• ORGANIC BLUE AGAVE SYRUP - Natural, low glycemic, multipurpose sweetener harvested from the core of the Blue Agave plant

3. Organic blue agave by Kirkland Signature

This is one of the highest rated blue agave brands on Amazon at the moment. In addition, they seem to have a lot of supporters. The majority of the reviews focus on the product’s quality; some do, however, point out the low quality of the packaging. The bottle does not explicitly state that it is 100% pure agave blue nectar, but the ingredients list does state that only blue agave is used in the manufacturing of this product. It has made it to the number three spot on our list simply due to the consistently high ratings it has achieved and the fact that it is pure agave blue. 

4. Pure 100% agave blue nectar by Madhava

We have one more pure agave blue nectar that has made it onto the list. This brand features a plethora of health benefits in addition to the fact that the bottle clearly states that it is 100% pure agave blue. It has been independently tested for 130 toxins and contaminants. It’s USDA organic certified, vegan, non-GMO certified, PBA free, and climate-pledge friendly. Apart from these great features, this brand has also scored very high in terms of quality, based on its Amazon rating. 

MADHAVA Organic Light Agave, 100% Pure Blue Nectar | Sugar Alternative | Vegan | Non GMO | Natural Liquid Sweetener, 46 Oz. (Pack of 2)
  • ORGANIC AGAVE NECTAR—TASTE THE DIFFERENCE: Pour a drop of our delicious organic blue agave nectar with this pack of 2, 46-ounce bottles of MADHAVA Organic Light Agave

The best agave nectar to make mezcal

When it comes to mezcal, there are certain agave plants that produce superior quality mezcal, including Espadín, tobalá, tobaziche, tepeztate and arroqueño.

1. Agave in the Raw by The Raw Store

This is a great agave nectar for making mezcal. Simply because of the fact that it is a pure agave made from blue agave. It is the required ingredient when making tequila but works just as well for making mezcal. There are a myriad of factors that put this agave at the top of the list, including the fact that it is non-GMO, USDA certified, all natural, plant based, certified vegan, and has a low glycemic index. When making tequila or mezcal, you ideally want to use a 100% pure agave syrup or nectar. This brand has also received a plethora of outstanding reviews for its quality.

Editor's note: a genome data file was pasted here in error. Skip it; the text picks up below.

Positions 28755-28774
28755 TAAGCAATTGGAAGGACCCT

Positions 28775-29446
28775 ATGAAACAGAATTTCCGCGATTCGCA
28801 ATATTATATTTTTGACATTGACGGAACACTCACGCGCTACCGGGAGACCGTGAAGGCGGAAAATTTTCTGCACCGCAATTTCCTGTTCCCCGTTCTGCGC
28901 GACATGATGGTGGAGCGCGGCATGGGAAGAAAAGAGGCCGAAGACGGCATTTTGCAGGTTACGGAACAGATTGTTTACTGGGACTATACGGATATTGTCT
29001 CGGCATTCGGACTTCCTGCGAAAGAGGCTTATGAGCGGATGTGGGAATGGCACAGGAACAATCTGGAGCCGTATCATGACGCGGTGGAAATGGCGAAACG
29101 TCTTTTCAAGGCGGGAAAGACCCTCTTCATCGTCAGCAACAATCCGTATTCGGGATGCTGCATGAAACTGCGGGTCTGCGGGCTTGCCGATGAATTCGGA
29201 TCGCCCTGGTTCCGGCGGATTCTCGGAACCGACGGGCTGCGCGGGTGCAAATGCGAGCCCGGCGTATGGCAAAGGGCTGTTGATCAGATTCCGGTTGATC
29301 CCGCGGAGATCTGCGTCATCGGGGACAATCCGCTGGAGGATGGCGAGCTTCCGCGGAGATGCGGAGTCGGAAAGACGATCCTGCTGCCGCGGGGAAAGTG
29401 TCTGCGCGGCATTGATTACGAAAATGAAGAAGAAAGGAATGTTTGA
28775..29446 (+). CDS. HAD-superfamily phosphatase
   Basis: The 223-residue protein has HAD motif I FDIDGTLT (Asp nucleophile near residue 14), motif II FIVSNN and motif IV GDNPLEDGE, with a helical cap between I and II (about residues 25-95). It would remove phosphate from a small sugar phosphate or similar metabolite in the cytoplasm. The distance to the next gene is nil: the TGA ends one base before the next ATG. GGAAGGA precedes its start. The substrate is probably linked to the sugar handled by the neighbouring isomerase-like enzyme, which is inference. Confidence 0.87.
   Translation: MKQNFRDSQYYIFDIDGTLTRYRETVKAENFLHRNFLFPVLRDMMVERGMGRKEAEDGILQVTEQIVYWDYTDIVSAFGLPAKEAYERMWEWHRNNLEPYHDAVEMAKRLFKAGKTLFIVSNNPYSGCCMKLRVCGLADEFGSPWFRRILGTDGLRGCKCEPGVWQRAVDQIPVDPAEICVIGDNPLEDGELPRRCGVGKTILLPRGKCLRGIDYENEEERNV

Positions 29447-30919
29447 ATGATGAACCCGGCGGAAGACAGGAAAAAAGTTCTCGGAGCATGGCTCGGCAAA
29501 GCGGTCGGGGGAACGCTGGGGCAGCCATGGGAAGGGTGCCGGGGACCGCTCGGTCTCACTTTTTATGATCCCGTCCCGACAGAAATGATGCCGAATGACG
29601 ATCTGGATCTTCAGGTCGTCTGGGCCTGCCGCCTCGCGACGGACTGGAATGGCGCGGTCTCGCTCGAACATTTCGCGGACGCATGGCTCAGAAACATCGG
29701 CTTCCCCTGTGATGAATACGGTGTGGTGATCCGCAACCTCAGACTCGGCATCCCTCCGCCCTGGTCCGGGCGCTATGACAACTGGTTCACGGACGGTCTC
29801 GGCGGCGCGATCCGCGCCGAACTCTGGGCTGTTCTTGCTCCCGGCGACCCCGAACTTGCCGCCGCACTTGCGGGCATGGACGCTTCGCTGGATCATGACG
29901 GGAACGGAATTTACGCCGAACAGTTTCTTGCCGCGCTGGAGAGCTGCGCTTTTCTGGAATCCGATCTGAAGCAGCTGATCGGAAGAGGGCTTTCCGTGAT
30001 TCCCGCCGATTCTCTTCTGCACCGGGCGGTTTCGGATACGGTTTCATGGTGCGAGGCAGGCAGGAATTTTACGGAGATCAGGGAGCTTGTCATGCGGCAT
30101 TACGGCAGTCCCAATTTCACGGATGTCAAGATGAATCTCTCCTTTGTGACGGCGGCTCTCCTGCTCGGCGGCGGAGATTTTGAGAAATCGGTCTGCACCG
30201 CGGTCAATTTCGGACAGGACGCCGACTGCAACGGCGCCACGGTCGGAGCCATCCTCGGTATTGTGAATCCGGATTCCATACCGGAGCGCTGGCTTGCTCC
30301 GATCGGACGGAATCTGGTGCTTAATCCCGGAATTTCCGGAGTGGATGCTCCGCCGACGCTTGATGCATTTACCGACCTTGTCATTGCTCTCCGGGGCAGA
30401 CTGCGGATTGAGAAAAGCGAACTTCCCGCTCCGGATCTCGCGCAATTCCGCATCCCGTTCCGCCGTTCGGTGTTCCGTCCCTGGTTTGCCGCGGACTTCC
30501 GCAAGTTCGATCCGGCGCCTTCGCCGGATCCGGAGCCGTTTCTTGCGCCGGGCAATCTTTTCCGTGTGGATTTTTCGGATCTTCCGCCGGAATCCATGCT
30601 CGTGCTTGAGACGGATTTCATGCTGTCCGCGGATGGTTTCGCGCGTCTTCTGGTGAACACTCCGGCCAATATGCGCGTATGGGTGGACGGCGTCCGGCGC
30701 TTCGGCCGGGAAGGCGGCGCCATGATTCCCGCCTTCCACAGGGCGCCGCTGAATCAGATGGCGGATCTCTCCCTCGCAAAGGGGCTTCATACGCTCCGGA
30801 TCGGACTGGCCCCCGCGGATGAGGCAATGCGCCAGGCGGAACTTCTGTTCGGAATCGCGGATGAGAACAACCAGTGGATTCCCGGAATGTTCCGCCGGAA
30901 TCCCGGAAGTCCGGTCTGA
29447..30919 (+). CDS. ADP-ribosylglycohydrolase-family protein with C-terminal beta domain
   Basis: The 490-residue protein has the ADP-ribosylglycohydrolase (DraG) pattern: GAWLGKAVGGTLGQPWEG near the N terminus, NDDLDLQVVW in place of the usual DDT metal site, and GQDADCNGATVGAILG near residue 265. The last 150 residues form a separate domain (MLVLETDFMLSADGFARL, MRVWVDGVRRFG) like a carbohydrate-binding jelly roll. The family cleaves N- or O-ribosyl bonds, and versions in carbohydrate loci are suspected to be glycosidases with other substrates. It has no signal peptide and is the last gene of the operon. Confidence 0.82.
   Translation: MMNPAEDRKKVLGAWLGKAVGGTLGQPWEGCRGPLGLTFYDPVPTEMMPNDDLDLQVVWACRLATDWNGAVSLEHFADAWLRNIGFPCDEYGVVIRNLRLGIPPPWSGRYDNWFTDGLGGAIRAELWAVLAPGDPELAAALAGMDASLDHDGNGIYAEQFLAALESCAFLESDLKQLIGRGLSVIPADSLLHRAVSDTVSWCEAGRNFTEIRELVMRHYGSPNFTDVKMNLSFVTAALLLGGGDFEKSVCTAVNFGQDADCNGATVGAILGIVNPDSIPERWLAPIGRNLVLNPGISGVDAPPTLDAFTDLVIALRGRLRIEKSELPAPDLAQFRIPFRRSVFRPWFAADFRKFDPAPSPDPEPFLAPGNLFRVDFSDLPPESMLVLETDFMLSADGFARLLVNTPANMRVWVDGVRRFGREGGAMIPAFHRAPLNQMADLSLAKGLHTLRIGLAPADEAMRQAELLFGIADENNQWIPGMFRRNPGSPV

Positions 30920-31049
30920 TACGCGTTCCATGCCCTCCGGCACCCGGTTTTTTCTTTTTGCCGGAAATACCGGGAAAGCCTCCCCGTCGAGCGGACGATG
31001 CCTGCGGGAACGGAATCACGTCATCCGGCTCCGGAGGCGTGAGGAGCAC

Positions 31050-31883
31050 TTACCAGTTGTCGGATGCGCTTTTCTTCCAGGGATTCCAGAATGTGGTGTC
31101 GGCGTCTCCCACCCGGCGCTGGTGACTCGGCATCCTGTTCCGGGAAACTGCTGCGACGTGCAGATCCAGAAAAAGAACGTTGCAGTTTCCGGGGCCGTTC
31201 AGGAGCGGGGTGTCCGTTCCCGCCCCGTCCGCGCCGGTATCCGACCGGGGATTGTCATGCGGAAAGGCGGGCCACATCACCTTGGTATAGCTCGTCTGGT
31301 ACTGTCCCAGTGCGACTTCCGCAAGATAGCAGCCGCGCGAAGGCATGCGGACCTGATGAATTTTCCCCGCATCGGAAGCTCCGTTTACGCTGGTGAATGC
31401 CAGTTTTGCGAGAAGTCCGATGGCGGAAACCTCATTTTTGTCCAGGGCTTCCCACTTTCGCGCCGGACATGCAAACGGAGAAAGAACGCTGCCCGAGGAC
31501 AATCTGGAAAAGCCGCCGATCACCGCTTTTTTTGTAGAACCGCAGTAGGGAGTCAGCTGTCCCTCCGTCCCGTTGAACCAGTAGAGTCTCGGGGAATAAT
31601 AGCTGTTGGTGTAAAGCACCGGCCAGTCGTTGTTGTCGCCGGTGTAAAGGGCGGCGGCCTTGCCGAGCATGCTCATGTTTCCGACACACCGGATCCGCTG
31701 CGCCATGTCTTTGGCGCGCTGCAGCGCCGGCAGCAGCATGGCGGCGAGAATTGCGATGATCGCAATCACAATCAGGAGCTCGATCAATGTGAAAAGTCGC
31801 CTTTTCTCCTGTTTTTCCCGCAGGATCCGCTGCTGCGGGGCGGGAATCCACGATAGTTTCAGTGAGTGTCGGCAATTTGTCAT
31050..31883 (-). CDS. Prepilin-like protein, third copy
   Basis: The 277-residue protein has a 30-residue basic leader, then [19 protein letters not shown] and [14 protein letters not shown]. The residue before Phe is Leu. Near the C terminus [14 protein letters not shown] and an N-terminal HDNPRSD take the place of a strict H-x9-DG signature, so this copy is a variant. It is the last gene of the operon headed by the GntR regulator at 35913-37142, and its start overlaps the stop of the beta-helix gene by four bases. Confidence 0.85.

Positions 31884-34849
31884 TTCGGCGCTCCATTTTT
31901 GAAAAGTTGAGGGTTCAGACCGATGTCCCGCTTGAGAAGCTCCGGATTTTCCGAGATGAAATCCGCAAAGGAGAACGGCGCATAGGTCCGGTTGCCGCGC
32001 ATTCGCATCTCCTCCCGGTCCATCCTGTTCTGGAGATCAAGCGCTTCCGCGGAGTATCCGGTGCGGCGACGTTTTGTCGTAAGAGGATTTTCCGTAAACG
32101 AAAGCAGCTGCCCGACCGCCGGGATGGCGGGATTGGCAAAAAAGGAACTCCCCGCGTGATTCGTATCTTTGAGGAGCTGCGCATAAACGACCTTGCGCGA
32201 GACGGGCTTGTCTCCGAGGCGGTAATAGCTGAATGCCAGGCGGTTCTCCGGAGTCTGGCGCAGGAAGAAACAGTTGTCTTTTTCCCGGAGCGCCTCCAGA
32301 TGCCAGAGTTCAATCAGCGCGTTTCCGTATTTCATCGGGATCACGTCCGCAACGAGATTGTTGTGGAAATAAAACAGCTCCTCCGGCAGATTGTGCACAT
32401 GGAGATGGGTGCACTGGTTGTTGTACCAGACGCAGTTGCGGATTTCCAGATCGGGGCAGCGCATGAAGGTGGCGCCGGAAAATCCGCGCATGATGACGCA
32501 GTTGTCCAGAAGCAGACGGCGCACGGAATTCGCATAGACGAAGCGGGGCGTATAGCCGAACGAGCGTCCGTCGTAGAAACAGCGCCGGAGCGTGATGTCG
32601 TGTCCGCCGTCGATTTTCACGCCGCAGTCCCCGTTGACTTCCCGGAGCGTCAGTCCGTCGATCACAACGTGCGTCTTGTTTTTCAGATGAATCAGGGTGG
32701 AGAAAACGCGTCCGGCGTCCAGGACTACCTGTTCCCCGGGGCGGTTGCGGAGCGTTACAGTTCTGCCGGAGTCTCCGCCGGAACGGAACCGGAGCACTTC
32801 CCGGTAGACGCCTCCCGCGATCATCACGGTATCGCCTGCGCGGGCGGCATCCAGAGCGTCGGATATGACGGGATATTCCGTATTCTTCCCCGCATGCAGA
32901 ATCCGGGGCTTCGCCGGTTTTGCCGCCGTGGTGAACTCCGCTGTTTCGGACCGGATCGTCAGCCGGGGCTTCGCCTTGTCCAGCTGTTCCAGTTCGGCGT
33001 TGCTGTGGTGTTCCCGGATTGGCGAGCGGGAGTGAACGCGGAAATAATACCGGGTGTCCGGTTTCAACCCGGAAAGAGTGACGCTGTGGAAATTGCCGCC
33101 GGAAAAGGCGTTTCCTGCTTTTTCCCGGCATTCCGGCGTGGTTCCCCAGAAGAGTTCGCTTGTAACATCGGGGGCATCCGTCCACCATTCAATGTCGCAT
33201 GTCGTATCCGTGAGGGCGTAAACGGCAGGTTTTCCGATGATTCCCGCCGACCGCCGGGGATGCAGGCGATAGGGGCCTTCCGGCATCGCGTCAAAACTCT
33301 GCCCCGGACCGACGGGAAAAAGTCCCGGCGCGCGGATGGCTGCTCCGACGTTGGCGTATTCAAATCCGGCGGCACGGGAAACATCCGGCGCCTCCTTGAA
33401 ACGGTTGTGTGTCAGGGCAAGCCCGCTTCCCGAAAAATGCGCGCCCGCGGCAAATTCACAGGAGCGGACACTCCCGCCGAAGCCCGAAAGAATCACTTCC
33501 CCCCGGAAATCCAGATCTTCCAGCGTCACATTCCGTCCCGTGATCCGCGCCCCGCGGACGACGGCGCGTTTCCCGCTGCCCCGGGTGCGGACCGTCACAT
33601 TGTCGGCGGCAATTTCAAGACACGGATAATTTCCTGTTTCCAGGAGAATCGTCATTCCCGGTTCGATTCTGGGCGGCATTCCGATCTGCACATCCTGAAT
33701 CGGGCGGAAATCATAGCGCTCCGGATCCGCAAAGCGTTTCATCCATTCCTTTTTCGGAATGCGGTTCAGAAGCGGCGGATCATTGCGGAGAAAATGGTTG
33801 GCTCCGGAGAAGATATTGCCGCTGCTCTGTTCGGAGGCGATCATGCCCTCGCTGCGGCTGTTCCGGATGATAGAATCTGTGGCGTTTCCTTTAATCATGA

2. Tres Agaves by Tres Agaves Store

We’ve added this agave nectar to our list because it has appeared on multiple searches for top agave to use when making mezcal. It is a high quality product that is 100% pure agave. We have searched for agave nectar made specifically by one of the agave plants listed above but could not find any bottles that explicitly state the name of the agave species. This brand comes highly recommended for making cocktails and is one of the reasons we have put it on our list. 

TRES AGAVES Organic Mixer Agave Nectar, 750 ML
  • Ridiculously delicious, low calorie sweetener that's ready to use in margarita mixers

3. Madhava Organic Agave Five by Madhave

This brand agave nectar made it to the blue agave list as well. They are known for producing superior agave nectar products. It’s 100% pure agave and thus would produce a superior mezcal. 

MADHAVA Organic AgaveFIVE, 16 oz. Bottle (Pack of 1)
  • LOW CALORIE SWEETENER: Only 5 calories per serving in this pack of (1) 16 oz. squeeze bottle of organic liquid agave sweetener

Leave a Reply

Your email address will not be published. Required fields are marked *

How to Make Pitorro At Home (Step-by-Step Guide)

Pitorro is a popular Puerto Rican drink, especially during special occasions. It follows the same{...}

The Best Still For Making Whiskey (In 2024)

With so many whiskey-making stills on the market, choosing one that will cater to your{...}

The Best Still For Making Vodka (In 2024)

I make a lot of gin, and to make gin you need vodka first. Over{...}

The Best Thermometer For Distilling (In 2024)

One aspect that allows us to create high-quality spirits hinges on having a reliable and{...}

How To Cut Heads and Tails When Making Gin

One question we get asked a lot in the Facebook group and our Ask an{...}

A Distillers’ Guide To Excise Duty (Excise Tax Considerations)

From the Author: This article has been written as a necessity given the variety of{...}